US Army Outlines Plan to Overcome ‘Most Challenging’ Recruiting Era Since 1973
The service has already shrunk below the reduced end-strength goal it set with its 2023 budget request.
The U.S. Army is relaxing more policies and reintroducing old incentives as part of its continued efforts to increase recruiting in what the Army secretary and Army chief of staff described as the “most challenging recruiting environment since the All-Volunteer Force was established in 1973” in a memo released Wednesday.
Just months ago, Army officials filed a 2023 budget request that proposed to shrink the service by 12,000 troops to 473,000. Now they foresee the force declining to 466,000 soldiers by year’s end.
“The Army has already taken steps to begin improving our recruiting efforts, and we will continue to do so, but we currently project that our end strength may further decrease to approximately 445K-452K by the end of FY23,” the memo reads.
Those steps include extending the tours of 420 of the Army's best recruiters, increasing enlistment and quick-ship bonuses, expanding Station of Choice options, and establishing a prep course that will help potential recruits boost their physical and academic capabilities to meet service standards.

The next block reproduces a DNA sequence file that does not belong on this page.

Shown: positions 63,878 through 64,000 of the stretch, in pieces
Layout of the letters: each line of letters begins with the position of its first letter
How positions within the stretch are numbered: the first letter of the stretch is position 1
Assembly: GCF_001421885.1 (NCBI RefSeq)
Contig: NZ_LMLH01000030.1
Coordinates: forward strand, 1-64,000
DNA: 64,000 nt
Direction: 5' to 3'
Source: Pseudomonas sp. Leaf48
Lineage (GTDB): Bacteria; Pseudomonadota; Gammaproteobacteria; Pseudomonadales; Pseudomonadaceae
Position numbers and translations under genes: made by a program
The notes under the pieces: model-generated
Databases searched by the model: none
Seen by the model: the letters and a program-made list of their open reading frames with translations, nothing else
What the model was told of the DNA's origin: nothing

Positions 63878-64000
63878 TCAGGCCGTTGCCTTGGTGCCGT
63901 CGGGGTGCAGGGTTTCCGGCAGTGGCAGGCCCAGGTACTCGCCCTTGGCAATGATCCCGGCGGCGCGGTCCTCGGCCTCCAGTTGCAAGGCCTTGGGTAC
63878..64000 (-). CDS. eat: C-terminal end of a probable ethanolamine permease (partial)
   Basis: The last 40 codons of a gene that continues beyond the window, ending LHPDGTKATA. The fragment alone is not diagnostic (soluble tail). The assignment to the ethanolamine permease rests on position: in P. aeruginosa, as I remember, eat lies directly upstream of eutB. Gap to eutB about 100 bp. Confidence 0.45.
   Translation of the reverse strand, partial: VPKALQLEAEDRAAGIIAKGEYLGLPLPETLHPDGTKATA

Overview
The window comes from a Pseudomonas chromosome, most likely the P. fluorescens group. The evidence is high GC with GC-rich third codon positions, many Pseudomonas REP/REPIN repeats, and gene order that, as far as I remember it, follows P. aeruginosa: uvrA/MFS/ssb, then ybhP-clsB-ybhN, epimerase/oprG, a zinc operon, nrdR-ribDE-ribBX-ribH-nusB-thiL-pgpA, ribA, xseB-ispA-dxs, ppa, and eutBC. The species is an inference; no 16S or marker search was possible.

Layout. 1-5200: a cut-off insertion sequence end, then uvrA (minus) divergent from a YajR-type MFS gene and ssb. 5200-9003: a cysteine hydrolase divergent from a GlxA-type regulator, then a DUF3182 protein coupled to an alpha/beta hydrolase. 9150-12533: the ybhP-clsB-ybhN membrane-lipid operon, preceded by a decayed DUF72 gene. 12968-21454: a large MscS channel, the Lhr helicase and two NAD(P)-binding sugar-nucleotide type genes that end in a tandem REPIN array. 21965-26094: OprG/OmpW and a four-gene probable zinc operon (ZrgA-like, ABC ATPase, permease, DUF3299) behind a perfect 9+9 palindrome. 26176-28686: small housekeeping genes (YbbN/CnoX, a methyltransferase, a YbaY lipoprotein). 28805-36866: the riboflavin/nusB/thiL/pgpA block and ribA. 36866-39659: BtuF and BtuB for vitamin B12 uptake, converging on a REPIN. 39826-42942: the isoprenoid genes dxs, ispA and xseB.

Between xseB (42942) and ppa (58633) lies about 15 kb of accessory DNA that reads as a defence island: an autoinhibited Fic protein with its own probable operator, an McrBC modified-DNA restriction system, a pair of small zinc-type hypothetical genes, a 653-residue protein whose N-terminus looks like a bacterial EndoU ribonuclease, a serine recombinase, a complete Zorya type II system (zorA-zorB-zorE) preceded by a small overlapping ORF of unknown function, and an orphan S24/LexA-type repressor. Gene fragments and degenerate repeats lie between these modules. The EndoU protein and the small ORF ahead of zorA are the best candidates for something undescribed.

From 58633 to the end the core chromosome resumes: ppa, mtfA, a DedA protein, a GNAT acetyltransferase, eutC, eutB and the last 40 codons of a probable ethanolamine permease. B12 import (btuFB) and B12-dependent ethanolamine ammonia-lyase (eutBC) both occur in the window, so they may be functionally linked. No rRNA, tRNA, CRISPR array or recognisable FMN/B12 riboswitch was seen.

The memo also outlines long-term initiatives that include upping rewards for recruiting more soldiers, applying digital technology to recruiting operations, and launching another brand refresh.
The Army’s recruiting woes are not new, and service leaders have cited “pandemic-driven constraints, intense competition with the private sector, and a declining number of young Americans interested in uniformed service.” Pandemic-era virtual schooling meant that recruiters could not visit high schools and interact with students. Wormuth and McConville also argue that the virtual format resulted in a 9 percent decrease in overall Armed Services Vocational Aptitude Battery, or ASVAB, scores.
Additionally, the Army conducted “market research” that identified three “broad gaps” between the service and its recruiting pool: a knowledge gap, an identity gap, and a trust gap. Today’s military-service-aged Americans don’t know enough about the Army, can’t see themselves in the Army, and largely don’t trust government institutions such as the military, the memo said.
In March, when the Army sent its budget request to Congress, Chief of Staff Gen. James McConville said his service was in a “war for talent.”
“We want a high-quality Army. To me, quality is more important than quantity,” McConville said. “We have to do a lot of work to expose the Army to people that really haven’t seen it before.”
The money that would have funded the additional troops—some $890 million to $1.2 billion—must now be applied to other “urgent priorities,” including reenlistment and retention bonuses. Some $550 million to $600 million are expected to go to expanded bonuses alone.
Earlier this month, the Army briefly signaled that they would waive the minimum education requirement for “a limited number” of recruits before reinstating the need for a high school diploma or GED.